Luckily he ended up starting the vehicle, the engine, just in time. But, I mean, it was like—at that moment where I looked around and we stopped and we talked and had a meeting with production and everything—it was like, “We’re not in Disney Land. This is not a Magic Kingdom ride. We’re in Africa. This is real. We need to be careful what we’re doing.” And Dennis thought the whole thing was a big joke.
That little kid in the candy store is fun except when, you know, your life is on the line. And it happened time and time again. Pretty much any time he was driving a vehicle and I had to be a passenger in it he was trying to be reckless and funny. And I felt like anything bad could happen.
On what surprised him most during the show
Rob: You know, a lot of times we were doing different things throughout the course of the show. And we weren’t sure what direction we were going to go next, meaning that like we had an itinerary, but a lot of it was up to our own, you know, ingenuity.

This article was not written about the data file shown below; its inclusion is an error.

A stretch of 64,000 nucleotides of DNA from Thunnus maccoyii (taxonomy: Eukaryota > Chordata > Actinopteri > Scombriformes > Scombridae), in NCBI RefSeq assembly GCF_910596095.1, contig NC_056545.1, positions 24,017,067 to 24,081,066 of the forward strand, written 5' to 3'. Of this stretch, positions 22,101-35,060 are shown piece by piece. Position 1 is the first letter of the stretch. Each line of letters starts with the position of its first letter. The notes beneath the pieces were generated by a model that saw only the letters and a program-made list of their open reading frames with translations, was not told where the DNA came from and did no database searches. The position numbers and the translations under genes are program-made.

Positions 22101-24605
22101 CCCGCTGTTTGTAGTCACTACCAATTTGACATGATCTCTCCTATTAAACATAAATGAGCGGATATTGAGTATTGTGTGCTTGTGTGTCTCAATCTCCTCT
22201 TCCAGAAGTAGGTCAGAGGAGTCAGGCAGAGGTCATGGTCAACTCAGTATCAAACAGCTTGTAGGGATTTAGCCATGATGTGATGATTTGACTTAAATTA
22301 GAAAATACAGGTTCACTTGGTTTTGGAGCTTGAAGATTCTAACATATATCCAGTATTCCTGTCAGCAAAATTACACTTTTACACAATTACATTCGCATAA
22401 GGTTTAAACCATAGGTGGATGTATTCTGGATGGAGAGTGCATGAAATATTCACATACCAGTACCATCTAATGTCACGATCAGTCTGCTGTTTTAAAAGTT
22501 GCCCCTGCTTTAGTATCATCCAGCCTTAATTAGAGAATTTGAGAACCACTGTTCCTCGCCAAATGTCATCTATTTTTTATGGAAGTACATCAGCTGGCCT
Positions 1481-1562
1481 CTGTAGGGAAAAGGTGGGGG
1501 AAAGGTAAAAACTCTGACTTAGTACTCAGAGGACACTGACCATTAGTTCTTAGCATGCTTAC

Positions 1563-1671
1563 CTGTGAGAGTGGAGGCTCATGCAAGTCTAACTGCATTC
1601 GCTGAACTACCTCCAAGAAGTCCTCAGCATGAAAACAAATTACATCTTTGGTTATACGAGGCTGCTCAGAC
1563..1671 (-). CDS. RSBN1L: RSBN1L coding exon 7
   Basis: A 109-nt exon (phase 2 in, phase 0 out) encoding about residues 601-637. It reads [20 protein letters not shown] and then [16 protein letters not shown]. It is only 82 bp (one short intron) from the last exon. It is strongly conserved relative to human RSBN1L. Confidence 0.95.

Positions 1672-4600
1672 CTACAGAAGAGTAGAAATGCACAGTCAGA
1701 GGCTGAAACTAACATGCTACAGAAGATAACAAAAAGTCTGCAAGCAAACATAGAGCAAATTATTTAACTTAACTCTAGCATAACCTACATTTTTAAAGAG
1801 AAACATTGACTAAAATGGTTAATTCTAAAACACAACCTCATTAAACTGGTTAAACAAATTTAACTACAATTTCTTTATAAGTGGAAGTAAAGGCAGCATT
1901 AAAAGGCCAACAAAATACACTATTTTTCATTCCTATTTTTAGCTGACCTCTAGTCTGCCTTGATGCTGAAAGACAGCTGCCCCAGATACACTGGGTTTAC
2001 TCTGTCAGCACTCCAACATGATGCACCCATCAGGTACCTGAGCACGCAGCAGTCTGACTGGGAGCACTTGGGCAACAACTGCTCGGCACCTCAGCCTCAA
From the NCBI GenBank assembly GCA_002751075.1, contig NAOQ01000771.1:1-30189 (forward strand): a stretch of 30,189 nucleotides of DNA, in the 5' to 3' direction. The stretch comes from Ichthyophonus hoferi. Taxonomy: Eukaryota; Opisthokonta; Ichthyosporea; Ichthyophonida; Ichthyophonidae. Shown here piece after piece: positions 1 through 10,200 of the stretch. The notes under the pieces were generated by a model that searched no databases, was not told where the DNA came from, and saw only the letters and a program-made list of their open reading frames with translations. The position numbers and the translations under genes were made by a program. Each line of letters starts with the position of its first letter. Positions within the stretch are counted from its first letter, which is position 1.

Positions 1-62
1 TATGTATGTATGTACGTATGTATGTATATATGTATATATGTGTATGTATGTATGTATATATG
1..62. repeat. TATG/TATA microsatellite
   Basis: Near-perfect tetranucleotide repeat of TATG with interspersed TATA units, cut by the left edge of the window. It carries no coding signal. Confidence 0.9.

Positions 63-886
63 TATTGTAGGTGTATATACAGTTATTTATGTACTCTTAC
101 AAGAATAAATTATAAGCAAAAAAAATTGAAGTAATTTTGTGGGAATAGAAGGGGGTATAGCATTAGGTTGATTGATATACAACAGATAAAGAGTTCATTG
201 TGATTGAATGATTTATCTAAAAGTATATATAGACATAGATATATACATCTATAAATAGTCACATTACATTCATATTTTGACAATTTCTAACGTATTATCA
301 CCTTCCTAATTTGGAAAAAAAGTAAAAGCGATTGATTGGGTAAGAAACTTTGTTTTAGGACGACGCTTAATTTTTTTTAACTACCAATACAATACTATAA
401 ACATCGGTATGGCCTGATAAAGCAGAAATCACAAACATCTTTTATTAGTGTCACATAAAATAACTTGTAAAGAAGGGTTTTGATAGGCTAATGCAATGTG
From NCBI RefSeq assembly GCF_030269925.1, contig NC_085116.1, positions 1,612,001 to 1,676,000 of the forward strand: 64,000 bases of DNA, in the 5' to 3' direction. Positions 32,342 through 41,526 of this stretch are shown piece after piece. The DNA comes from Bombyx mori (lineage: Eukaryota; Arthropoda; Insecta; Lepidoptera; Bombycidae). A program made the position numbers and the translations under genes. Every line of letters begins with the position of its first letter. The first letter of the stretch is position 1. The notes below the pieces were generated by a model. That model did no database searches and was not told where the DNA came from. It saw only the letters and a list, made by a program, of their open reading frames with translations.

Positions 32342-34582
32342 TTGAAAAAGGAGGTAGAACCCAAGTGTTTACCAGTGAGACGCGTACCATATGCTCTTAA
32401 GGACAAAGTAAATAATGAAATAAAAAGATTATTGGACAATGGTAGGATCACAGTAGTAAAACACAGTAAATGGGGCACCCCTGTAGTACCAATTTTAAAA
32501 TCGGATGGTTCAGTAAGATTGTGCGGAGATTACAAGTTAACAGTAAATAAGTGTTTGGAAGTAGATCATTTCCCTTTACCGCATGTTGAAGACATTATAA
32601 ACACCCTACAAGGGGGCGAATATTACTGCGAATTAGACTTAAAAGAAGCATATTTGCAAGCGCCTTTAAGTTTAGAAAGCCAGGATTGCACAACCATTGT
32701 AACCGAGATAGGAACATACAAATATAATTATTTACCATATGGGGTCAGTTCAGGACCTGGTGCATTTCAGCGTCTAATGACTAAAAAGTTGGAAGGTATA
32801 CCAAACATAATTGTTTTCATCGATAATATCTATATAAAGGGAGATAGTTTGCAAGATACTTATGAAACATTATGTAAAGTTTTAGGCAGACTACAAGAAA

So we got on this boat in Zambia and we were going to travel to Tanzania. We were going up Tanganyika. And the name of the boat was called the (Liamba). It was actually the inspiration for the movie the African Queen. It was an old steam ship.
And we got on this boat and it was supposed to be a two-day journey to the top of Lake Tanganyika. It ended up taking four days only because, you know, things in Africa run on their own time and their own schedule. So it’s not really punctual.
The thing that surprised me, kind of blew me away, was that there were three different classes of cabins on this boat just like there are, you know, in the States or anywhere else—and not too much different from an airline that has, you know, first class and coach or whatever.